How to Make Homemade Pesto All Year Long - The Rising Spoon

Thursday, January 17, 2013

How to Make Homemade Pesto All Year Long

Yum

If you've read other posts on making fresh pesto, you'll know that most focus on making large batches while basil is in season (spring/summer) and freezing it in ice cubes to use during the long winter months. That's dandy and all if you're drowning in basil leaves from your homegrown plants, but some of us 1) don't have the right natural light to grow them and 2) aren't overachieving Type As. So if you don't have a freezer full of pesto cubes, don't feel deprived. 

What many people might not realize is that pesto is already chock full of other flavorful ingredients (nuts, cheese, oil, garlic, lemon) so you can easily swap out the basil for other seasonal greens and it will taste equally good! I didn't make pesto for the longest time because I thought I had to have a food processor (I've never owned one) and pine nuts are expensive.

Then I found out I could swap in other nuts and use a blender. I've been making a small batch almost weekly since then, usually for a quick pasta dish, but pesto is also amazing spread on sandwiches, meats or veggies. It works great as great dip, but my spicy roasted red pepper dip beats it by a long shot. All in all, pesto is pretty darn versatile, thus perfect for whipping up a fast weeknight meal.


I've been using whatever's on hand at home, so for awhile I was making green kale, garlic and walnut pesto. I generally have organic kale in my fridge for green protein smoothies or soups. It's so good for you! Eventually, I ran out of walnuts, so this week I switched to red kale, garlic, almonds and threw in some roasted red peppers. This version is definitely my favorite so far! 

The other cool thing about pesto (if you're making it for a pasta dish) is you can cut down the amount of olive oil a smidgen (the pesto will be much thicker) and when you combine it with the pasta, thin it with a bit of starchy pasta water to create a sauce. 

Kale, Garlic, Roasted Red Pepper & Almond Pesto
A healthy, flavorful pesto you can make all year long using organic kale, garlic and whatever nuts you have on hand (I used raw almonds in this recipe). Jazz it up by adding jarred roasted red pepper, crushed red pepper flakes, then adjust the cheese and olive oil to your liking. But don't forget the fresh lemon juice. It's essential! 
Adapted from OneHungryMama's Kale & Walnut Pesto
Yield: 6-8 ounces (about enough to cover 1/2 a lb of pasta)

Ingredients
4-5 garlic cloves, peeled
6-8 raw almonds
1/4 cup of shredded parmesan cheese (or an Italian blend)
2-3 tablespoons of roasted red peppers (I use jarred)
1/4 bunch of organic kale, thick stems removed
Fresh lemon juice (from 1/2 a lemon)
1/2 teaspoon crushed red pepper flakes
Sea Salt, to taste (I recommend Pink HimalayanCeltic or Utah sourced salt)
Cracked Black Pepper, to taste
1/4+ cup of extra virgin olive oil (adjust amount depending on how thick you want the pesto)
--I recommend this brand since it passed the EVOO Test--

Recommended Equipment
blender or immersion blender 
silicone spatula

Directions
Smash and peel the garlic and remove the thick stems from the kale. Put all ingredients except the olive oil into the blender and pulse a few times. Take the lid off and push the kale down, if necessary. Once the mixture's started to reduce and mix, pour in the olive oil and blend 30 seconds to a minute, or until everything is combined. The mixture should be smooth, with flecks of herbs. Use immediately or if refrigerating for later, cover with a thin layer of olive oil.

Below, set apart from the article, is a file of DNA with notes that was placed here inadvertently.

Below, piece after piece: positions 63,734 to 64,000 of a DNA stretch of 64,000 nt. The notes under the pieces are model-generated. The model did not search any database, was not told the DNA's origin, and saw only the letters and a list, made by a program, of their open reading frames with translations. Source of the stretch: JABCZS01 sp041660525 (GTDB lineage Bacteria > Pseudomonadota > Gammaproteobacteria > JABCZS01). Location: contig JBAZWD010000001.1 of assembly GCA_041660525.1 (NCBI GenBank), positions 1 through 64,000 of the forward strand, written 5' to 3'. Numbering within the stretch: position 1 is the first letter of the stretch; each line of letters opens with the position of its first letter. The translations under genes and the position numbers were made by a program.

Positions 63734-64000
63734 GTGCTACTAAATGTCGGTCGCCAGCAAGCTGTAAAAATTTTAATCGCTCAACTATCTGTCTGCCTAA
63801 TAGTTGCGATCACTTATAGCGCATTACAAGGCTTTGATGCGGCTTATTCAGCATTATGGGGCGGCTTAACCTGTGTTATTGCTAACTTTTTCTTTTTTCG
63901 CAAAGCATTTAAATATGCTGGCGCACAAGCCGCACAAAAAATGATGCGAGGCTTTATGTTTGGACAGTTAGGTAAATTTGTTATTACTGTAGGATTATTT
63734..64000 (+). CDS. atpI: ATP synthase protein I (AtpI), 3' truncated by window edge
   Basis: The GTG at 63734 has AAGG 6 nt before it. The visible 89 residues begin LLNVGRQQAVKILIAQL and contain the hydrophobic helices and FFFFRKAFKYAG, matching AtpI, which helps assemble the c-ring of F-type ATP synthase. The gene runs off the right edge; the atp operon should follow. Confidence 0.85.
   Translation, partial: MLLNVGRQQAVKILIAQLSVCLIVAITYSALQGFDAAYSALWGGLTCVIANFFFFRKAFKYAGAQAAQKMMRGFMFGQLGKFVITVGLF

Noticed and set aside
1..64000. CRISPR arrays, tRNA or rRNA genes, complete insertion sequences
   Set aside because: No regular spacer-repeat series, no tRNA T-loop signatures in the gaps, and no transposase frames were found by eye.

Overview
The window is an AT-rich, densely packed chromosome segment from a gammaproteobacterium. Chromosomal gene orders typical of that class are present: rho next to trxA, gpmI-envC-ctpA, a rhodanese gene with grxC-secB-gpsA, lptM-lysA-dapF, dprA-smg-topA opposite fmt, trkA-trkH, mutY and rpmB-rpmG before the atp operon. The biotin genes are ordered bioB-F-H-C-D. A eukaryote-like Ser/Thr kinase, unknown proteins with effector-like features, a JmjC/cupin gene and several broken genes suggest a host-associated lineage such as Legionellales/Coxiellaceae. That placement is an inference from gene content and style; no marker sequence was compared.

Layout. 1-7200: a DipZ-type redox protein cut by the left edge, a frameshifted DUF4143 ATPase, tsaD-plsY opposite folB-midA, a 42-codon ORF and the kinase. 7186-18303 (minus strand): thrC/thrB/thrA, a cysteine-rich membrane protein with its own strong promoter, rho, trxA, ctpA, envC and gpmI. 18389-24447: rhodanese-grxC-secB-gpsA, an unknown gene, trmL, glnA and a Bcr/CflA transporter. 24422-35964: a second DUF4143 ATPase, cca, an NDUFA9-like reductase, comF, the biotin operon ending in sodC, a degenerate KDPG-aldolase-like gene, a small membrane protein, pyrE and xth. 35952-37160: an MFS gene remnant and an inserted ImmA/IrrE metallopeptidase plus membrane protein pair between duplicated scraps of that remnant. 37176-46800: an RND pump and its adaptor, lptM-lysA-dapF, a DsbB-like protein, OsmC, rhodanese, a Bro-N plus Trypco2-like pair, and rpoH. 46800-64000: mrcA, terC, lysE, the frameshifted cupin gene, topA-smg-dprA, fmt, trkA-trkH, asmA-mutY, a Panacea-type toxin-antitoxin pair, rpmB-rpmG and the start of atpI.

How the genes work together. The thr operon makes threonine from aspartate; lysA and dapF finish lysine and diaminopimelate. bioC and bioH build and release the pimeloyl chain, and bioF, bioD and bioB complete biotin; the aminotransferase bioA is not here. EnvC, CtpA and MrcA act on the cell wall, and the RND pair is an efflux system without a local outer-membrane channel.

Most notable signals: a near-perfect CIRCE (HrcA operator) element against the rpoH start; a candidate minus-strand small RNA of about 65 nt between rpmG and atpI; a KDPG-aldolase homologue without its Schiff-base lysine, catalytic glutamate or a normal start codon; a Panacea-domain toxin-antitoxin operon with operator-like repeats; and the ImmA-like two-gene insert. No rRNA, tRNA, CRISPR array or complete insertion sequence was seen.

Notes & Tips

  • This recipe is just a starting point. Adjust the seasonings/ingredients however you like. If you want a stronger lemon flavor, add more. If you're not that into garlic, reduce the amount. If you love cheese, add more parmesan. Add more olive oil to make it extra creamy (most of the restaurant and store-made versions do). 
  • If the pesto is too thick for your liking, add more olive oil and/or lemon juice. If it's too thin, add more greens. 
  • Experiment with variations. Add more roasted red peppers and only a bit of leafy greens for a roasted red pepper pesto. If you like spicy sauces or dips, add a few roasted jalapeno or poblano peppers. Use whatever nuts, greens, cheeses or herbs you have on hand
  • As I mentioned before, if you made a big batch or have leftovers, you can freeze the pesto in an ice cube tray, pop the cubes into a freezer bag and pull out a few at a time for a recipe.


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Elaina Newton is the creator, writer, and foodie behind the blog, The Rising Spoon. She's a self-taught cook and passionate about spreading basic cooking skills and information about real foods. She loves reading fiction, crafting, video games, dark roast coffee, cats, and rainy days. Connect with her on Pinterest, Facebook, Google +, and Twitter

2 comments:

  1. That's a great suggestion about subbing out greens when basil isn't fresh. Kale sounds awesome as pesto.

    I have the same problem in Chicago that growing large quantities of fresh basil just isn't going to happen year round.

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    Replies
    1. I'm not sure what vitamins/benefits basil has, but kale's sure good for you, so I feel great about slathering this pesto all over my food (even with all the olive oil).

      Most people in the midwest and northern regions of the U.S. can't grow basil in the wintertime (unless they do it inside), and it can be expensive to buy a large bundle in the off season. Organic Kale (or other greens) are half the price and super healthy, so they make a great alternative. Thanks for stopping by and commenting, Tony. :)

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